Well then, the next raid was Chemnitz. That's quite close to Dresden, and that's quite a long trip too, a complete round-trip there was nine hours and thirty five minutes. There was a story behind that one too: we always had a Met. Briefing before we went, and you'd get Met. winds (what you could expect them roughly to be.) That's to enable you to make out a complete flight-plan, so that if anything happened to the Navigator, the Pilot could get hold of that and he could probably fly back on it. Quite sensible really. Anyway we started off, and they never made it simple, you could never go straight there, oh no, that's too easy. You'd go out, first leg there, you'd get the turning point and you might go over this way so far, another turning point there. Now all these turning points had to be made within about a minute, so you'd be on your toes all the time, you'd be "slow down a bit, open up a bit, slow down a bit, alter course!"

The idea was that if you just went straight there, like the Americans did a lot of that, the Germans could more or less estimate where you were going to go and of course they'd be waiting for you with the fighters. Anyway, we set off, and we were supposed to get a hundred mile an hour headwind on the down-leg into the target area. Well I got a wind of a hundred mile an hour tailwind! So that means that instead of doing about two hundred miles an hour groundspeed, you've got something like three hundred mph ground speed, and by now we're getting close to the target. So I said "You've got to slow down!" We were about ten minutes earlier than we should have been. He (the pilot) said "Well, I can't slow down any more," I said "Put your wheels down or something," and he said "You've got to be joking, I'm not putting my wheels down at this height!" We couldn't just go in and drop the bombs because the Pathfinders had to come in and drop the markers down to bomb. So there's only one thing you can do; you've got to go through the target and go round. Well it finished up that they all were doing this, it was like a circus! And it was night-time by the way, and of course you couldn't see any other aircraft, the only time you knew there was an aircraft anywhere near you was if he was somewhere near the front of you you'd feel the vibration from the slipstreams. Well, we all came round, and then you've got to get back into the stream sort of thing, and then by that time, the Pathfinders had been in and dropped the flares down.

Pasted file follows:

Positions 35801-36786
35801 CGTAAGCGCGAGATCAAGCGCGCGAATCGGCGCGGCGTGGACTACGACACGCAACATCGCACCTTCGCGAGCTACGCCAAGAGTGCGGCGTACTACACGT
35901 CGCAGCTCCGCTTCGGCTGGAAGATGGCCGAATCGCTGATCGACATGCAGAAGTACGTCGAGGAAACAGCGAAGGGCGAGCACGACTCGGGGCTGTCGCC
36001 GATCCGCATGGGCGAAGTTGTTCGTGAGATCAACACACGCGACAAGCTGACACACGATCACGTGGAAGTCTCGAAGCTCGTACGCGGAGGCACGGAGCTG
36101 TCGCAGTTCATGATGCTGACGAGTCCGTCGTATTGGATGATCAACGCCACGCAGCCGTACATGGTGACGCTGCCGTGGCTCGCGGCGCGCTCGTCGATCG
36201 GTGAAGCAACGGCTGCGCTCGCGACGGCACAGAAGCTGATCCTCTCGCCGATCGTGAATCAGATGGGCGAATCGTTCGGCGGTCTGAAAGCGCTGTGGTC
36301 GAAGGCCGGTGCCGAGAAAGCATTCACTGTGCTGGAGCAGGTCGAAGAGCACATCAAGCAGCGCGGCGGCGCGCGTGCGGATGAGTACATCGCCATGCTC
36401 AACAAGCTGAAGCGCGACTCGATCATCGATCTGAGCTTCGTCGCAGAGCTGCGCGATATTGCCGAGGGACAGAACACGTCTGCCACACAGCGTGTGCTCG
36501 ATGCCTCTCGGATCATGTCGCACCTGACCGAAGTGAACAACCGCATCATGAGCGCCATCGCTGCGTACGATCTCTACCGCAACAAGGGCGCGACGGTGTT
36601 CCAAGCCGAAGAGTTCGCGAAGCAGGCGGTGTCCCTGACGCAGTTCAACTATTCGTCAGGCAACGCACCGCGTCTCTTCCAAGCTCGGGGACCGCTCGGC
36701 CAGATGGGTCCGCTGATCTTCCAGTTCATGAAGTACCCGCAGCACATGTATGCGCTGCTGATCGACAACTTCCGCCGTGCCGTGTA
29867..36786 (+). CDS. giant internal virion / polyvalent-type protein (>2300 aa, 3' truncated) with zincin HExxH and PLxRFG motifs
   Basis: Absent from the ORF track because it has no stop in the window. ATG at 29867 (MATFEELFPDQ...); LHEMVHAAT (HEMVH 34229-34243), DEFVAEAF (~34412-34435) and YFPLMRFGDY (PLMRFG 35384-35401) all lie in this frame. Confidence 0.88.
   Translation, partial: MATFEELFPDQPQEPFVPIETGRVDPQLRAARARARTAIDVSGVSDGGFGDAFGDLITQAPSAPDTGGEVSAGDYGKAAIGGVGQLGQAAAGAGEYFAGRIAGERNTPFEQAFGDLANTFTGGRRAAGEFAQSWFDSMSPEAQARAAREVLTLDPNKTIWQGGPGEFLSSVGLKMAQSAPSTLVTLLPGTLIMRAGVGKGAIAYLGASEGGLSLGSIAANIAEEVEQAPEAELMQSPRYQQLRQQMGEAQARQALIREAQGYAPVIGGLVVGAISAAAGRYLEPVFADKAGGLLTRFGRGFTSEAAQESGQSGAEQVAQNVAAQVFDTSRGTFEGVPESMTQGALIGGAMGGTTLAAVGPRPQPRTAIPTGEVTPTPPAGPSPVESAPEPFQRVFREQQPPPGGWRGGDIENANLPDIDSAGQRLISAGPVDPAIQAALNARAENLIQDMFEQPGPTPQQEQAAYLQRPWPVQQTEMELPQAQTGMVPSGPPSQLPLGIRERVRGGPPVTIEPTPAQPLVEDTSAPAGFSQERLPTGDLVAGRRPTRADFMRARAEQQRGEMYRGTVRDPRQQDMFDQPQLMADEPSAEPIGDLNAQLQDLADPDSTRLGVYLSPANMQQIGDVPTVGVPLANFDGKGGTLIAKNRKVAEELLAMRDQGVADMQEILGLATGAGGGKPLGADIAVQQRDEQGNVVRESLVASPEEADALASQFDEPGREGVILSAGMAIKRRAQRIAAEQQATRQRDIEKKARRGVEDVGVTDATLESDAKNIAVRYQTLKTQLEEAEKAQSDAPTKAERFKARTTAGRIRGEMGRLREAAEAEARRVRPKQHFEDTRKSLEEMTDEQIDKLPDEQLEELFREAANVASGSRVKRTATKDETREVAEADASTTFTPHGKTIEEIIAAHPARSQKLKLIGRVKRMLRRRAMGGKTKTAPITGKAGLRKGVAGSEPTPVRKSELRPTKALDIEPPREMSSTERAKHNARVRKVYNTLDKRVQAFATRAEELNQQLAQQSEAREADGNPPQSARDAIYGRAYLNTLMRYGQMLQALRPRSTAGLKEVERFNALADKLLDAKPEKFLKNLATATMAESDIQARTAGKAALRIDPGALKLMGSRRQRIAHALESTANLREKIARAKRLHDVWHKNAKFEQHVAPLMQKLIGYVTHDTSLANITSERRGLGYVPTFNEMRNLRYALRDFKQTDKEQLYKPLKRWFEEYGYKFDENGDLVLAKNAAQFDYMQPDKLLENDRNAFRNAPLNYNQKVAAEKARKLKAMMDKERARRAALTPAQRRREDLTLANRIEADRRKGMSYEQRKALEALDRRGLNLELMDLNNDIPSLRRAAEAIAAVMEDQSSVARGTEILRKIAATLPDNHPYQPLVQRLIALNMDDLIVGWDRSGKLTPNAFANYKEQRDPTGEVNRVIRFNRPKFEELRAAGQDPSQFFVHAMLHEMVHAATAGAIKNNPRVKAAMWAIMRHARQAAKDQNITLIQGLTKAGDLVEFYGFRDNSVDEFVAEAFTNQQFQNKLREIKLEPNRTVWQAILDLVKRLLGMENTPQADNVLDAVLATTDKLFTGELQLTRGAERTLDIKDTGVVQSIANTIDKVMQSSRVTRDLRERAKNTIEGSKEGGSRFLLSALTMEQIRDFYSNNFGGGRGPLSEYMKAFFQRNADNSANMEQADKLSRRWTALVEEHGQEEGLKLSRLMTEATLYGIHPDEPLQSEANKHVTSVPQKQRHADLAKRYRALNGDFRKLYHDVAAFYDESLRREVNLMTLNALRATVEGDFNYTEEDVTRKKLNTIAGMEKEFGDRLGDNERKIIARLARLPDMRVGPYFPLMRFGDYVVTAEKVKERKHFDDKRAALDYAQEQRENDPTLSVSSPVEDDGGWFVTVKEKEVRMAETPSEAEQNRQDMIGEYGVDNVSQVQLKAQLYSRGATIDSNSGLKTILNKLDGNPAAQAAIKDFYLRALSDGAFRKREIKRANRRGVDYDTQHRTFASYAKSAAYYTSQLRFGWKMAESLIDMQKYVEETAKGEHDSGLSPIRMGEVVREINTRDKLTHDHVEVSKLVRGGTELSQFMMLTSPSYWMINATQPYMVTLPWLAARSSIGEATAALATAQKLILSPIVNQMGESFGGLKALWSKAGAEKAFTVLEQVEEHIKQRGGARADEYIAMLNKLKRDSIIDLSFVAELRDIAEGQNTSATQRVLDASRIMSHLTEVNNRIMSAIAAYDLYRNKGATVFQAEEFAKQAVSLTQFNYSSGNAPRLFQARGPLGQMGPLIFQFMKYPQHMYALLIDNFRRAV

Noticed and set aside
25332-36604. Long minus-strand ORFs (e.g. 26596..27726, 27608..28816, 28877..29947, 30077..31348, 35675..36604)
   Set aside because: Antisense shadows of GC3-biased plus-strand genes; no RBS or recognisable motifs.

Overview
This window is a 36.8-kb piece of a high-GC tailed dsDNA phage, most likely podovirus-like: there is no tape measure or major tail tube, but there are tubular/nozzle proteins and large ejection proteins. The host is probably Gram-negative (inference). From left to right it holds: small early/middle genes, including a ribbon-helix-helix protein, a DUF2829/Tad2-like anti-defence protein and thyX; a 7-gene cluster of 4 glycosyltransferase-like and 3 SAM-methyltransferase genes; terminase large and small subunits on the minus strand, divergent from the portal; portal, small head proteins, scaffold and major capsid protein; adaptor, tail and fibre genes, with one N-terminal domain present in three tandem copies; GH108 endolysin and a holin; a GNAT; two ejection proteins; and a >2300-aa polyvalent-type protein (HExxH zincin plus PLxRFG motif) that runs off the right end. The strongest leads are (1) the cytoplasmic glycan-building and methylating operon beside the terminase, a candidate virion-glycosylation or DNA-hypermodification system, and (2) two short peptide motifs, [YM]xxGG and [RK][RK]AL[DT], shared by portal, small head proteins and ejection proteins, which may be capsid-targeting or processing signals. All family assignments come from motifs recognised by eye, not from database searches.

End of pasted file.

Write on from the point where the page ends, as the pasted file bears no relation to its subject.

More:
But it was hair-raising that night, you just didn't know where anything was, you know. And of course another thing was, the system they had; we used to bomb from different heights. So you'd get some in top height, some in the middle and some below. Well you'd be given a height, so you'd have to bomb at say twenty thousand feet, that's the top height usually, or eighteen thousand and another thousand below that. Well quite often they'd get a bomb come through the wing or something like that, oh yes, it used to happen ... we had incendiaries go through, into the front of the plane! It's not until you do a daylight raid that you realise all this, because on a daylight one you can see the 'planes around you. Well I mean, when you're coming into the target there you look up and there's a plane up above you, you know! And he opens his bomb doors, he can't see you but you can see him! And he lets the bomb go, a five-hundred pounder, and it just missed the tail, and I said to old Nobby (Rear Gunner) "Did you see that?" he said "See it, I could have struck a match on it!"

Did you ever encounter problems with enemy fighters?